Sometimes in the lives of creative individuals, they produce something so extraordinary that it filters into the collective consciousness of entire generations. What if your name was Terry Gilliam and you did that early on in your career, and then everyone judged the rest of your creative output against that one thing? What if, even worse, it was two things? Consider this high bar:
I don’t want to forget a few other memorable films of his which entered the public consciousness:
Is it just that people can only take so much greatness before they turn away? If you did turn away you would have missed:
Does Terry Gilliam need an introduction? If so, I included a link so you could read about him. His films always touch on interesting subjects regarding our lives and our place in the pantheon of the universe. This one is no exception. This film was released in 2013 and it was very prescient. Post all the COVID B.S. is a perfect time to revisit this film. Like a lot of people I enjoyed this film, but the movie didn’t enter consciousness like Brazil. Then I rewatched it last week. Good Lord. We are The Zero Theorem. In this film you will see work at home pathos, misuse of pronouns, nigh-useless therapy designed to identify problematic workers, corporations spying on workers even at home, and a government/corporate collaboration to control everything in everyone’s life.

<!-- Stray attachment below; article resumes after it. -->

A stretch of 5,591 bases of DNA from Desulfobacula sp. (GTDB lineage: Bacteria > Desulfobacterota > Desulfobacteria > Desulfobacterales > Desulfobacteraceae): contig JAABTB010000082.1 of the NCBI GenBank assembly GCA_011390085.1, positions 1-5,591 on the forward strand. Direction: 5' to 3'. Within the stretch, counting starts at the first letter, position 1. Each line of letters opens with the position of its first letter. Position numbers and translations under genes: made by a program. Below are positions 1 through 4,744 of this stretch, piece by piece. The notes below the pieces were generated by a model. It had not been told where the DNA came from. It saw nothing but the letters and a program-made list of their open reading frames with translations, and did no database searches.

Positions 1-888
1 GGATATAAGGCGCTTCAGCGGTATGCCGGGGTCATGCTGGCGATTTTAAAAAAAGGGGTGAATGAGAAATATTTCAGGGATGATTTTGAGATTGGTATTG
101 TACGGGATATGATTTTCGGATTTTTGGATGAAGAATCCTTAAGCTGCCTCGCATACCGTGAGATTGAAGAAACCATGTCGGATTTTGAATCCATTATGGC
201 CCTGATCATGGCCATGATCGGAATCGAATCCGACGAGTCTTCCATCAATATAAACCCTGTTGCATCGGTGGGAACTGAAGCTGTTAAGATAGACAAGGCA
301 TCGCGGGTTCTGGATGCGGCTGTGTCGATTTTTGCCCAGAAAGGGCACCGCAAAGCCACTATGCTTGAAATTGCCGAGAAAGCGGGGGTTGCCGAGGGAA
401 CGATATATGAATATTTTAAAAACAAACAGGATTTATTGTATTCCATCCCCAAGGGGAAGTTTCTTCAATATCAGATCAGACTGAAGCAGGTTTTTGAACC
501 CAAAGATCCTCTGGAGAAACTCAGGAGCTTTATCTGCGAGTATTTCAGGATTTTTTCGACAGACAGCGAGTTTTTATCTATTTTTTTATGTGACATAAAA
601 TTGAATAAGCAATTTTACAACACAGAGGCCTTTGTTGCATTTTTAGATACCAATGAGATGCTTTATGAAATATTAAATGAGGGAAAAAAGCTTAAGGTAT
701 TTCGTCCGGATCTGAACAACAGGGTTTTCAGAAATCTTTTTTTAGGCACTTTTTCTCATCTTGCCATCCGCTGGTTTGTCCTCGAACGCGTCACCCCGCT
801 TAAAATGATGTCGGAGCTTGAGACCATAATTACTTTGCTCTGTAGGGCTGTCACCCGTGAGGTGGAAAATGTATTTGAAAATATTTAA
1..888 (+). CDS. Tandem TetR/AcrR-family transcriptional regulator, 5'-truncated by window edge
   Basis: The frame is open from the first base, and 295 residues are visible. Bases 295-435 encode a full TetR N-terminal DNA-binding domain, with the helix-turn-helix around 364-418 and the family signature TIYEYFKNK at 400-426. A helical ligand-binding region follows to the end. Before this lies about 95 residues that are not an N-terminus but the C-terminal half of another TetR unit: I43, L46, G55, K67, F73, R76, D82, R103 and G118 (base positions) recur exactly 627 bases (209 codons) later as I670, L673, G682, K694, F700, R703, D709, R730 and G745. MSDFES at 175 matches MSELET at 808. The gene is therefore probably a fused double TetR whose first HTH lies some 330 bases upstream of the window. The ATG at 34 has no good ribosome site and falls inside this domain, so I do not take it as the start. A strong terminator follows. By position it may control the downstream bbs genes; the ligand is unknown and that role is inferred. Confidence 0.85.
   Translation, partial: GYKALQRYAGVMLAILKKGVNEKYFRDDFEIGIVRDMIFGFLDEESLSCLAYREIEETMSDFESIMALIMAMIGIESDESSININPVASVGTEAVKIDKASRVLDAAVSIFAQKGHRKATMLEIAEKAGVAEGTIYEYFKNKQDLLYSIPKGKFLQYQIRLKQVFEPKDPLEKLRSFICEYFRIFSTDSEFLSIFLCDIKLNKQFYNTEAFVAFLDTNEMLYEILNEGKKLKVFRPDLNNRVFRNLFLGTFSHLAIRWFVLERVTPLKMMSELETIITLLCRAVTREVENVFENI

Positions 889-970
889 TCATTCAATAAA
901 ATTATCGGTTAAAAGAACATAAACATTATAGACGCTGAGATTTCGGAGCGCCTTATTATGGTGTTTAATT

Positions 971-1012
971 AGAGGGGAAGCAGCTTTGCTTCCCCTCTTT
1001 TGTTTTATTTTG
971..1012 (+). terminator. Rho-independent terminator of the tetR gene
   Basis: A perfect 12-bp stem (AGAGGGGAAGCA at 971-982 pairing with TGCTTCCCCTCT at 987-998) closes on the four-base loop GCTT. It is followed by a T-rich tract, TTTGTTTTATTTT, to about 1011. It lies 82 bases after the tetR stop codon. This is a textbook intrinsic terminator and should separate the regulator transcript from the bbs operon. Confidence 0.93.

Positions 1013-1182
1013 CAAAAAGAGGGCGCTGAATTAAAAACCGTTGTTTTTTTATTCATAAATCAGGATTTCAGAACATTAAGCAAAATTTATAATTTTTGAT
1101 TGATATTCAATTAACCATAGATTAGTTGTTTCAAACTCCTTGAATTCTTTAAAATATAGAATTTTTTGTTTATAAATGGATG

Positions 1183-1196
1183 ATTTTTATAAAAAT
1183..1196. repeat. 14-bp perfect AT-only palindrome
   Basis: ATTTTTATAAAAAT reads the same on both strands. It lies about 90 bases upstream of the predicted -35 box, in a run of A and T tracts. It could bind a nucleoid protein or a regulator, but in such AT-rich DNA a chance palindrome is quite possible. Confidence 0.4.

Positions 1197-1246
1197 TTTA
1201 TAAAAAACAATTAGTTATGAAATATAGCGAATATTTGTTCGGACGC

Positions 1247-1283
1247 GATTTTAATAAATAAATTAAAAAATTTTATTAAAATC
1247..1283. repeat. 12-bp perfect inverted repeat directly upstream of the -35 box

It is far too easy to spill the beans over this movie so I will only tell you the basic plot summary, stolen shamelessly from IMDB:
“A hugely talented but socially isolated computer operator is tasked by Management to prove the Zero Theorem: that the universe ends as nothing, rendering life meaningless.”
I will say this will be difficult for some people to watch because you will see parts of your life reflected in this film. That’s good. Go out and make a change before you become The Zero Theorem.
Now watch! Or don’t! Everything is Voluntary! Next week I am down to One Film. An anniversary post!
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